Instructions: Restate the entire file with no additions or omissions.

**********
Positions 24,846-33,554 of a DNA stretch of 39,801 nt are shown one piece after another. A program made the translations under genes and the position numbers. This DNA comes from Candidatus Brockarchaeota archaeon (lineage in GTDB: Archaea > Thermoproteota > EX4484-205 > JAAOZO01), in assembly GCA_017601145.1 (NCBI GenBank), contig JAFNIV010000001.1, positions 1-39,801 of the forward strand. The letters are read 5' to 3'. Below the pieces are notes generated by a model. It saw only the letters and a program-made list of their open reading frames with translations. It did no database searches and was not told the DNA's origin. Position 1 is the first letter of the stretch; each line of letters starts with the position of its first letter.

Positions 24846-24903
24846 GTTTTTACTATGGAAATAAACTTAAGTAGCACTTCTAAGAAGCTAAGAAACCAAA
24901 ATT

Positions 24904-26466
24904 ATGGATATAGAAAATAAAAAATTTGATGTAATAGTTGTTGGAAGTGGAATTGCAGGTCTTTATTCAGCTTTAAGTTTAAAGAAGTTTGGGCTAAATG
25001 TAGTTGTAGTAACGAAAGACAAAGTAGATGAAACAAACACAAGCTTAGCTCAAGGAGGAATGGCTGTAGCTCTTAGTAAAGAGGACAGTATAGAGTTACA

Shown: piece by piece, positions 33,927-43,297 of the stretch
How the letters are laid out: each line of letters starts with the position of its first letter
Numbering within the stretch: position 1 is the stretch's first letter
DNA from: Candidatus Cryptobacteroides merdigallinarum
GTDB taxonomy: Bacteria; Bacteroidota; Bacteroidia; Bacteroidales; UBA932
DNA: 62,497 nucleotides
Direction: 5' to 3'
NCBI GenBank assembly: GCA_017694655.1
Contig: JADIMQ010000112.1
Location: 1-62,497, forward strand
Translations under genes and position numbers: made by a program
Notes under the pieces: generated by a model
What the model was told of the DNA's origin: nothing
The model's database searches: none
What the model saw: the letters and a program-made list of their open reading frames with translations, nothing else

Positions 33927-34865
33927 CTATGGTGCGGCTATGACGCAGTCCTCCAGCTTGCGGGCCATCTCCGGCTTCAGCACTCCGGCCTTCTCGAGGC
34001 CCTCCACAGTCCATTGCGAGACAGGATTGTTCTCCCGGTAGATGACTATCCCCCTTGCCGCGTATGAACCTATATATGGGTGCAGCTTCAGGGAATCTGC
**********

Positions 24,846-33,554 of a DNA stretch of 39,801 nt are shown one piece after another. A program made the translations under genes and the position numbers. This DNA comes from Candidatus Brockarchaeota archaeon (lineage in GTDB: Archaea > Thermoproteota > EX4484-205 > JAAOZO01), in assembly GCA_017601145.1 (NCBI GenBank), contig JAFNIV010000001.1, positions 1-39,801 of the forward strand. The letters are read 5' to 3'. Below the pieces are notes generated by a model. It saw only the letters and a program-made list of their open reading frames with translations. It did no database searches and was not told the DNA's origin. Position 1 is the first letter of the stretch; each line of letters starts with the position of its first letter.

Positions 24846-24903
24846 GTTTTTACTATGGAAATAAACTTAAGTAGCACTTCTAAGAAGCTAAGAAACCAAA
24901 ATT

Positions 24904-26466
24904 ATGGATATAGAAAATAAAAAATTTGATGTAATAGTTGTTGGAAGTGGAATTGCAGGTCTTTATTCAGCTTTAAGTTTAAAGAAGTTTGGGCTAAATG
25001 TAGTTGTAGTAACGAAAGACAAAGTAGATGAAACAAACACAAGCTTAGCTCAAGGAGGAATGGCTGTAGCTCTTAGTAAAGAGGACAGTATAGAGTTACA

Shown: piece by piece, positions 33,927-43,297 of the stretch
How the letters are laid out: each line of letters starts with the position of its first letter
Numbering within the stretch: position 1 is the stretch's first letter
DNA from: Candidatus Cryptobacteroides merdigallinarum
GTDB taxonomy: Bacteria; Bacteroidota; Bacteroidia; Bacteroidales; UBA932
DNA: 62,497 nucleotides
Direction: 5' to 3'
NCBI GenBank assembly: GCA_017694655.1
Contig: JADIMQ010000112.1
Location: 1-62,497, forward strand
Translations under genes and position numbers: made by a program
Notes under the pieces: generated by a model
What the model was told of the DNA's origin: nothing
The model's database searches: none
What the model saw: the letters and a program-made list of their open reading frames with translations, nothing else

Positions 33927-34865
33927 CTATGGTGCGGCTATGACGCAGTCCTCCAGCTTGCGGGCCATCTCCGGCTTCAGCACTCCGGCCTTCTCGAGGC
34001 CCTCCACAGTCCATTGCGAGACAGGATTGTTCTCCCGGTAGATGACTATCCCCCTTGCCGCGTATGAACCTATATATGGGTGCAGCTTCAGGGAATCTGC